Connectors are an important element in any electric
power system, and you’ll find them in between motors
and ESCs and between the ESC and the battery pack. The
most important thing to remember is to use a proper size
connector for the battery and power system being used.
Most of the battery manufacturers today include connectors already attached to the power leads or at least
include them in an accessory bag. Using a low-quality
connector or one that’s too small increases resistance in
the wiring and this translates to heat and loss of power.
As a rule, you should use as few connectors as you can
to maximize efficiency. Many experienced modelers will
eliminate the connectors between the motor and ESC by
soldering the power leads directly together.
Most brand name electric equipment has its own brand
and type of connector, and you need to use the matching type to charge your battery packs. You can, however,
simplify your life by switching all of your battery and ESC
connectors to a generic one. This will then allow you to
mix and match battery packs between airplanes and you
can use the same charger to service your battery packs
... if, the charger has the proper settings to match your
packs. The most common are Deans’ Ultra T-configured
connectors and Anderson Powerpole (APP), also referred
to as Sermos connectors. The Deans require soldering and
some heat shrink tubing, while the APP connectors can be
soldered or crimped onto the power leads with a special
5Connectors come in all shapes and sizes. Never use a connector or charging lead that’s
damaged. It could cause a
short and can damage your
charger or ESC.
Having a good time while flying is the ultimate goal. When
you learn the basics, electric power is a very safe and
efficient way to commit aviation.
Ampere (amp): The standard unit of electric current. The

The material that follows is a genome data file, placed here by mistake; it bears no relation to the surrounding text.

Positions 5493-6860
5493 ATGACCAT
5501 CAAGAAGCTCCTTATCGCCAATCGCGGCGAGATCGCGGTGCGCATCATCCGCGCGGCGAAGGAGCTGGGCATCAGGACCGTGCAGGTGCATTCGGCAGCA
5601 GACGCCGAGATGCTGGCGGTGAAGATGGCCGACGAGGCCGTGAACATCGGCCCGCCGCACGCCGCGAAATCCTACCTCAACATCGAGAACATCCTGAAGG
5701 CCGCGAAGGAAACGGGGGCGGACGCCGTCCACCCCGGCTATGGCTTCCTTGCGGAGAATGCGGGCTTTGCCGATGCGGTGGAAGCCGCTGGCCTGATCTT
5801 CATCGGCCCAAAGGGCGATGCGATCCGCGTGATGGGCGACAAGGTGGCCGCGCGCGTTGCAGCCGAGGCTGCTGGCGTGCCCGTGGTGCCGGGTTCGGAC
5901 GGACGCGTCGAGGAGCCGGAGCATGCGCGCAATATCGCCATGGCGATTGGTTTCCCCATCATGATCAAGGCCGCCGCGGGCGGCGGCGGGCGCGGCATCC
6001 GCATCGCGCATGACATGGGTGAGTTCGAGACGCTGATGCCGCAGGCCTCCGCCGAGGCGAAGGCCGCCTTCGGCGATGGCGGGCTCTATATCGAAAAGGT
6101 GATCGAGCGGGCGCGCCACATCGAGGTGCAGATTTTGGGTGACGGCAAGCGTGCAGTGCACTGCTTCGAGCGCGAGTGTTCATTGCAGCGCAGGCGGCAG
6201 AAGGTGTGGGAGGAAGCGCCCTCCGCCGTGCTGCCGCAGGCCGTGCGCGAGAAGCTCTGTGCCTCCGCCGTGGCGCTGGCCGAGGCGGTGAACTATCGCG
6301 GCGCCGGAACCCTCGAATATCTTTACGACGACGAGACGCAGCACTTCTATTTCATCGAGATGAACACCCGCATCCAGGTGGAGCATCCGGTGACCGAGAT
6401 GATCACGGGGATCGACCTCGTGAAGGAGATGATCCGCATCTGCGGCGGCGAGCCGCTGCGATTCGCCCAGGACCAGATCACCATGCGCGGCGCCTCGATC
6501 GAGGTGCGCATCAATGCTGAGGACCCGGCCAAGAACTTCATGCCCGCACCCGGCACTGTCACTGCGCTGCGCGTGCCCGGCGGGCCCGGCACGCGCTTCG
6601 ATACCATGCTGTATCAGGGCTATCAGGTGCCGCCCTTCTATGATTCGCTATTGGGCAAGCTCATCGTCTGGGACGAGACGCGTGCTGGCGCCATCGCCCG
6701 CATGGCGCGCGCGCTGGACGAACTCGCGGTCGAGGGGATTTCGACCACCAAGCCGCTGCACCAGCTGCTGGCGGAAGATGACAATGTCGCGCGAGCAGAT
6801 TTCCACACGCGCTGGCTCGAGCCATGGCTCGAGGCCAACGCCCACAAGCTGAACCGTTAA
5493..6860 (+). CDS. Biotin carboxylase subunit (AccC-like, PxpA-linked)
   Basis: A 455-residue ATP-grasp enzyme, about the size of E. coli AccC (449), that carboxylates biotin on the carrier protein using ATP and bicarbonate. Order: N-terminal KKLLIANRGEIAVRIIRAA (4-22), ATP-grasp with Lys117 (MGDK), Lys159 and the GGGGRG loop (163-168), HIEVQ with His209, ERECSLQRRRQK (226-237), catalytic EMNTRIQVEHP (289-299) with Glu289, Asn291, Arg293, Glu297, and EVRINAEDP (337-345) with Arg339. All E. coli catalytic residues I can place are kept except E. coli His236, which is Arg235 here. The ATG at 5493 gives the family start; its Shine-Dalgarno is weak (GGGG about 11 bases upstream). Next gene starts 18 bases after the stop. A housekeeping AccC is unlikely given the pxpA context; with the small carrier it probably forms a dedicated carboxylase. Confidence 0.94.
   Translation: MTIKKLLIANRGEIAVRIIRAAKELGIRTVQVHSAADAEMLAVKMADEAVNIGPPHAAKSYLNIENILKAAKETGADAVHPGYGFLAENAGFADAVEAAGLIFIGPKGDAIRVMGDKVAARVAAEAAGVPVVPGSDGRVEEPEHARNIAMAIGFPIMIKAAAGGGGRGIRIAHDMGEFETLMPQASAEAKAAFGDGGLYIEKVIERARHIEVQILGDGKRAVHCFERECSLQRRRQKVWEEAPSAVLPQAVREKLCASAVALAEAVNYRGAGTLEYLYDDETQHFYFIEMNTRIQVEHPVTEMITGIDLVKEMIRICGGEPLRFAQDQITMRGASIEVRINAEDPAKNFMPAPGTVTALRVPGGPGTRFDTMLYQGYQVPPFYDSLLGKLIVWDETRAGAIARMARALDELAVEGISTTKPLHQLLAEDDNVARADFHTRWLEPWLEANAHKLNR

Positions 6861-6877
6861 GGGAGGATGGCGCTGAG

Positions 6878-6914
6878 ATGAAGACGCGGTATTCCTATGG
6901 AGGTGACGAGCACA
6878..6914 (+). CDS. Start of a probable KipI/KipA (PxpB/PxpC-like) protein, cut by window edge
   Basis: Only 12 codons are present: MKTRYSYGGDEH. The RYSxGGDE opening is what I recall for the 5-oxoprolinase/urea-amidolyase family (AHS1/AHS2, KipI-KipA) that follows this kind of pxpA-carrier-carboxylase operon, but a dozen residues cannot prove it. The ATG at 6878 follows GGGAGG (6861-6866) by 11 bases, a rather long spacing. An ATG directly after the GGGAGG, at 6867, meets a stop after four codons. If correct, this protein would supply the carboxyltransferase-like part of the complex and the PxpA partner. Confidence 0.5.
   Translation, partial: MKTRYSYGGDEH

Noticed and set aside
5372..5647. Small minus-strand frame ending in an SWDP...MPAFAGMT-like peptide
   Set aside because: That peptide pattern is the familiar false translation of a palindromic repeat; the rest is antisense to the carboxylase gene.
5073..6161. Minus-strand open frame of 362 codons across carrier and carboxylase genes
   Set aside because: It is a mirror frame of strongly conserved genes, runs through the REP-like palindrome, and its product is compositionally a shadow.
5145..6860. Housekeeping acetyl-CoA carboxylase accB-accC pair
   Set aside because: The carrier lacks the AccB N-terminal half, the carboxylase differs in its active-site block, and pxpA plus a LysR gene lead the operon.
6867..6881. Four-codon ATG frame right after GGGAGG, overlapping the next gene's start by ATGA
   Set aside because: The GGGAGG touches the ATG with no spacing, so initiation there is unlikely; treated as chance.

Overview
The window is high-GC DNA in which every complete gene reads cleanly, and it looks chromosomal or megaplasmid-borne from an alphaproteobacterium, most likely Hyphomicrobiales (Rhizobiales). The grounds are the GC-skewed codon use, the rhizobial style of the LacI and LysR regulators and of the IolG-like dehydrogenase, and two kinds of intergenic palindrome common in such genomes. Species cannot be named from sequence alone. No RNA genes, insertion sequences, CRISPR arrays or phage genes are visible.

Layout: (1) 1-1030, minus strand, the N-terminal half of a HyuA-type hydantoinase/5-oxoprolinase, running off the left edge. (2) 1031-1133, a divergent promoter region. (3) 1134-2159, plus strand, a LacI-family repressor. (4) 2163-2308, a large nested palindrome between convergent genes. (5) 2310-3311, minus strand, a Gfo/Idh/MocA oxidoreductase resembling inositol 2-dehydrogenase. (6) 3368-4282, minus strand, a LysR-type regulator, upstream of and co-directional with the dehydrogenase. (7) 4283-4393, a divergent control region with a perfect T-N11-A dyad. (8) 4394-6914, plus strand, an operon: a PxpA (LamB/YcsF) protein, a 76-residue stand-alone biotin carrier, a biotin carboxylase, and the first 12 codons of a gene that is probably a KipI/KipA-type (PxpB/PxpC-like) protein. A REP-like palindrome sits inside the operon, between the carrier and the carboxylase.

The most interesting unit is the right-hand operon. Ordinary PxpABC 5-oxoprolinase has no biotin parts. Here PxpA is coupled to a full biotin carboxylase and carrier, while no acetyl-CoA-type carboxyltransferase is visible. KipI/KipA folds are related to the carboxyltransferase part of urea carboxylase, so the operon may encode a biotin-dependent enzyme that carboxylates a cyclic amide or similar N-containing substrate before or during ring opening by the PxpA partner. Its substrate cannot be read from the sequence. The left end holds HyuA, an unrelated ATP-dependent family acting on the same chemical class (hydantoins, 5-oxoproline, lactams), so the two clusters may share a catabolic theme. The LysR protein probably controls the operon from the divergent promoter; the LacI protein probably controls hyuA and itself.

current produced by a pressure of one volt in a circuit
having a resistance of one ohm.
Battery eliminator circuit (BEC): A circuitry that allows the
battery that runs the motor to also power the receiver and
the servos. This is often built into the ESC.
Brushed motor: The traditional type of electric motor
where brushes make contact between the rotor and the
stator. The touching of the brushes essentially creates the
timing and current to make the motor spin correctly.
Brushless motor: This is a type of electric motor used in RC
electric aircraft. Brushless motors are much more powerful than traditional brushed motors and are commonly
used in electric aerobatic aircraft. They can be inrunner or
Current: The flow rate of electrical energy. Measured in
Capacity: A measure of how long you can draw a specified
current from a battery. It is measured in amp hours (Ah), or
more commonly for the scale of equipment used for electric flight, milliamp hours (mAh).
Electronic speed controller (ESC): The thing that controls
how much current is given to the motor and hence how
fast the motor runs. Often they have a BEC (see above)
built in. There are two main types: brushless and brushed.
Horsepower (HP): A measure of the rate of work. 33,000
pounds lifted one foot in one minute or 550 pounds lifted
one foot in one second. Exactly 746 watts of electrical
power equals one horsepower.
Inrunners: These get their name from the fact that their
rotational core is contained within the motor’s can, much
like a standard ferrite motor. They run inside the can.
Kv: A rating for a brushless motor that equals 1,000rpm
per volt. So a 5Kv motor would spin at 55,500rpm approximately if you applied 11.1 volts (3S).
LiPo: Stands for lithium-ion polymer battery. These are
the most modern kind of battery pack being used in electric aircraft. They provide enormous amounts of power
for their size, especially when used in conjunction with a
mAh (milliamp hour): A measure of a battery’s total
capacity. The higher the number, the more charge a battery can hold and, usually, the longer a battery will last
under a certain load.
Ni-Cd: Abbreviation for nickel cadmium. They are a form
of rechargeable battery cells used in radio control gear as
well as motor battery packs. Ni-Cds are being used less
and less these days, as NiMH and LiPo batteries take over.
Ni MH: Abbreviation for nickel metal hydride batteries, they
are the successors to Ni-Cds with much better performance and up to three times the capacity for an equally
sized battery. Only LiPos top NiMHs.
Outrunner: The other type of brushless motor, where the
outer shell, or “can,” of the motor rotates with the shaft.
The extra inertia produces more torque, so outrunners are
more powerful than inrunners and rarely are geared.
Power: For electric models, this is a product of voltage and
amps and is measured in watts.
RPM (revolutions per minute): The number of times an
object completely rotates (360 degrees) in one minute.
Voltage: A unit of electromotive force that, when applied
to conductors, will produce current in the conductors. Voltage is also referred to as electrical pressure.
Watt: The amount of power required to maintain a current
of one ampere at a pressure of one volt when the two are
in phase with each other. One horsepower is equal to 746
watts. Watts are the product of volts and amps.